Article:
Amazon-Video Comedy Central Showtime Apple TV+ DC Universe Disney Plus YouTube Premium HBO Max Peacock source-3036 Netflix Vudu HBO Go Hulu Plus Amazon Prime CBS All Access Verizon

Join or Sign In

Sign in to customize your TV listings

Sign in with Facebook Sign in with email

By joining TV Guide, you agree to our Terms of Use and acknowledge the data practices in our Privacy Agreement.

Glitter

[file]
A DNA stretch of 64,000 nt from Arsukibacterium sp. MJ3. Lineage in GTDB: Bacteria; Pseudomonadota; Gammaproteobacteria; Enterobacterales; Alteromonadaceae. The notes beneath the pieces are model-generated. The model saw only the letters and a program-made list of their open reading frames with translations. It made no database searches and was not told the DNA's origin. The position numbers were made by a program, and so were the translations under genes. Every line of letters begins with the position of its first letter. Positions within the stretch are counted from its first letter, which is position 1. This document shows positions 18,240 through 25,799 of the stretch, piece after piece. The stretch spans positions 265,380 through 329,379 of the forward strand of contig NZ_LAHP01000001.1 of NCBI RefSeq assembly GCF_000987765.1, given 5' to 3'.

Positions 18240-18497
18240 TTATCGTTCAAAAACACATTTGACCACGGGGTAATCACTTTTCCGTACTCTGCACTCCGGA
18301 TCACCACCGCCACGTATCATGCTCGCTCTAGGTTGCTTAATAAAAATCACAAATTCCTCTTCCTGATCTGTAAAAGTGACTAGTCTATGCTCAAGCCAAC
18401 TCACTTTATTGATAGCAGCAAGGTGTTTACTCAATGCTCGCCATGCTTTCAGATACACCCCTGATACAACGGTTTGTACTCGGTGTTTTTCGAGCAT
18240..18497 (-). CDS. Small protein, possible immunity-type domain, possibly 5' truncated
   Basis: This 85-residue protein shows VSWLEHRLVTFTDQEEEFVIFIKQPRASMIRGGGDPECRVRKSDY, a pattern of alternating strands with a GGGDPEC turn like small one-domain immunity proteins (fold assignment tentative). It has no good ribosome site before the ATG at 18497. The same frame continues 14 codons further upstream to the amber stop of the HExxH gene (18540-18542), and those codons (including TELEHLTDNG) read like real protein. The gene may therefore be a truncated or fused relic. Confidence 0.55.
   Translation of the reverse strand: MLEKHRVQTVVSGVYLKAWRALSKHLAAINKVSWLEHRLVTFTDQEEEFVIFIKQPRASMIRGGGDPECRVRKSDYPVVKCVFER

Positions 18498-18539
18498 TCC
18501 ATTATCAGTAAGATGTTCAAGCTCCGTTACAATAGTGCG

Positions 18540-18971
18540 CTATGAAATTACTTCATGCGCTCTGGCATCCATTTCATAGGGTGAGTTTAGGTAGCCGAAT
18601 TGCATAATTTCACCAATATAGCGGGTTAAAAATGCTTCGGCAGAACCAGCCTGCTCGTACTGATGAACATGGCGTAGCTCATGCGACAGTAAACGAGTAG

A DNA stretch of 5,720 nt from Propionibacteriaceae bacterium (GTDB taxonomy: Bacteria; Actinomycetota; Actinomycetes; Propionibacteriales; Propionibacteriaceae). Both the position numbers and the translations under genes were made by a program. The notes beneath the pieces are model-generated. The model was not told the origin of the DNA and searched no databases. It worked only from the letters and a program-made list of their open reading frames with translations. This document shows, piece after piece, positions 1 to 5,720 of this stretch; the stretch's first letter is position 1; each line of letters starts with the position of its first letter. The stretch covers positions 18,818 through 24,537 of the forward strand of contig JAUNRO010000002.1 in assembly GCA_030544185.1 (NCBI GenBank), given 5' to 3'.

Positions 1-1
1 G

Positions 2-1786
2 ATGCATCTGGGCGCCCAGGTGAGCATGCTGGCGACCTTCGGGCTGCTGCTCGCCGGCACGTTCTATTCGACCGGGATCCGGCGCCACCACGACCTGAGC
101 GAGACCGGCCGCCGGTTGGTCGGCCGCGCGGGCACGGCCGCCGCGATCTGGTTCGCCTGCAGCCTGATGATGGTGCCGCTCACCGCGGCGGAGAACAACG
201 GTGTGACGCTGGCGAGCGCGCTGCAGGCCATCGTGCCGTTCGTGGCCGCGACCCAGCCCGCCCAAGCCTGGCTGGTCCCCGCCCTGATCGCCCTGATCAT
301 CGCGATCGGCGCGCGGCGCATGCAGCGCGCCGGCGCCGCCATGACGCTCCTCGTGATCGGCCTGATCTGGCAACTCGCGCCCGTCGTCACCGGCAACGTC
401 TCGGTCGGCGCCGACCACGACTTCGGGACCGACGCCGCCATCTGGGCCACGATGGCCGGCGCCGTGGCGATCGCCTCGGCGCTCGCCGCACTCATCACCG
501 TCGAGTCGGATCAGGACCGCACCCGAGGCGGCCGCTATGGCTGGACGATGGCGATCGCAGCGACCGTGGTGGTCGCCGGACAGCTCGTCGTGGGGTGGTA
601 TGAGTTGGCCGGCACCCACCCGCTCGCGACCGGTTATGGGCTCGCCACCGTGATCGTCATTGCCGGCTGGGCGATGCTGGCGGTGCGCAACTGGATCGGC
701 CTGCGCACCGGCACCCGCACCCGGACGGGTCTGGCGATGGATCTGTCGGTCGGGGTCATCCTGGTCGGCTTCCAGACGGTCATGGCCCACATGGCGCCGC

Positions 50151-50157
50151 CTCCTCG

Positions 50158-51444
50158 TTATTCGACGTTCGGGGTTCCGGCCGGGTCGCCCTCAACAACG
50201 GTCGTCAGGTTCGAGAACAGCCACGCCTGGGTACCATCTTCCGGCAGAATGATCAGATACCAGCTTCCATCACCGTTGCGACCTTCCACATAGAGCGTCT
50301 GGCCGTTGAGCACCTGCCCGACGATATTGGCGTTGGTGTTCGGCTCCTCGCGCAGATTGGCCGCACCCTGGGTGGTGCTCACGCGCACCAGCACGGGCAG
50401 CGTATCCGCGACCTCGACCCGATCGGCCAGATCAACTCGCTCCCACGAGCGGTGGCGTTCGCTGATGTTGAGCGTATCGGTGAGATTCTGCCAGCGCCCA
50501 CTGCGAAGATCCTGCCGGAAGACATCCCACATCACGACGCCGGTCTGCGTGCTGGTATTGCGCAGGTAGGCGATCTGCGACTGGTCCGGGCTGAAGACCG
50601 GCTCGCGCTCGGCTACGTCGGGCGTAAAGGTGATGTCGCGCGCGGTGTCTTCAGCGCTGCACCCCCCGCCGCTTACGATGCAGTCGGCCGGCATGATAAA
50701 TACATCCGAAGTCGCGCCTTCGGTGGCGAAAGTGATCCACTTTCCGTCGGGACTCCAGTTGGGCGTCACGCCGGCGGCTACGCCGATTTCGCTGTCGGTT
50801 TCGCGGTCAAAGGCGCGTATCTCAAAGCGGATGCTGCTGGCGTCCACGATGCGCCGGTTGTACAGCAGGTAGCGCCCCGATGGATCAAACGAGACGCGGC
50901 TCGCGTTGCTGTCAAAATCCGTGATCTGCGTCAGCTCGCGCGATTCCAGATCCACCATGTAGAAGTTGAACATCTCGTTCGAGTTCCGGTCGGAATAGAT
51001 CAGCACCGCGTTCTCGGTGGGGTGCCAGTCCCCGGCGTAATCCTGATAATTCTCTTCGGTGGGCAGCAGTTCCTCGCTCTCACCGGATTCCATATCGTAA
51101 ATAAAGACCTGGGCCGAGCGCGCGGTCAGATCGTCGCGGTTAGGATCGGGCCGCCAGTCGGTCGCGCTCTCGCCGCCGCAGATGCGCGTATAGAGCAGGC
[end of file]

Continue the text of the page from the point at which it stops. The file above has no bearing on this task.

Contrary to what you may have heard, this monumentally ill-conceived vehicle for pop diva Mariah Carey's screen debut is not the worst lonely-at-the-top, inside-showbiz soap opera in film history. And therein lies the problem; instead of a camp trash wallow, à la VALLEY OF THE DOLLS or the Barbra Streisand version of A STAR IS BORN, it's a butt-numbing exercise in tedium, sporadically redeemed by moments of unintentional hilarity. The film's release in the wake of Carey's highly public personal travails can best be described as an act of willful cruelty: Somebody at 20th Century Fox must have had it in for the scantily clad chanteuse. Big-voiced kid Billie Frank (Carey) is abandoned by her seriously dysfunctional, jazz-singing mom and sent to a foster home, accompanied by a cute kitten that mysteriously disappears until a crucial second-act plot point that simply must be seen to be believed. A decade or so later, at an early '80s disco from hell, Billie is discovered by charismatic, aspiring-producer DJ Dice (Max Beesley). The duo eventually make it to the top of the music-business heap, despite the inevitable romantic misfortunes, industry back-stabbing and the threat of gratuitous violence (which, when it finally arrives, is way too little, way too late, dramatically speaking). Again contrary to rumor, Carey can act after a fashion, though dialogue gives her trouble. But her performance alternates between two basic modes — a sort of porn-star, come-hither sexiness and a little-girl-on-the-verge-of-tears sulk — that get very old, very fast. On the plus side, while the script has its share of vintage clichés ("Don't blame me for your failure!"), it also invents some new ones, notably the scene in which Dice seduces Billie by playing the marimba. Aspiring screenwriters take note: The marimba gets 'em every time. For what it's worth, the rest of the music on the soundtrack isn't terrible (though the number that rockets Billie to stardom, a tepid cover of Robert Palmer's "Didn't Mean to Turn You On" hardly seems the stuff of which careers are made), and most of the cast is game, especially R&B star Da Brat, who's sweetly sassy as one of Billie's back-up singers. God only knows why former underground comic Anne Magnuson bothered taking the role of Billie's publicist; back in the real early '80s, she did ruthless parodies of precisely this kind of music business cheese... or maybe that's what she's still doing.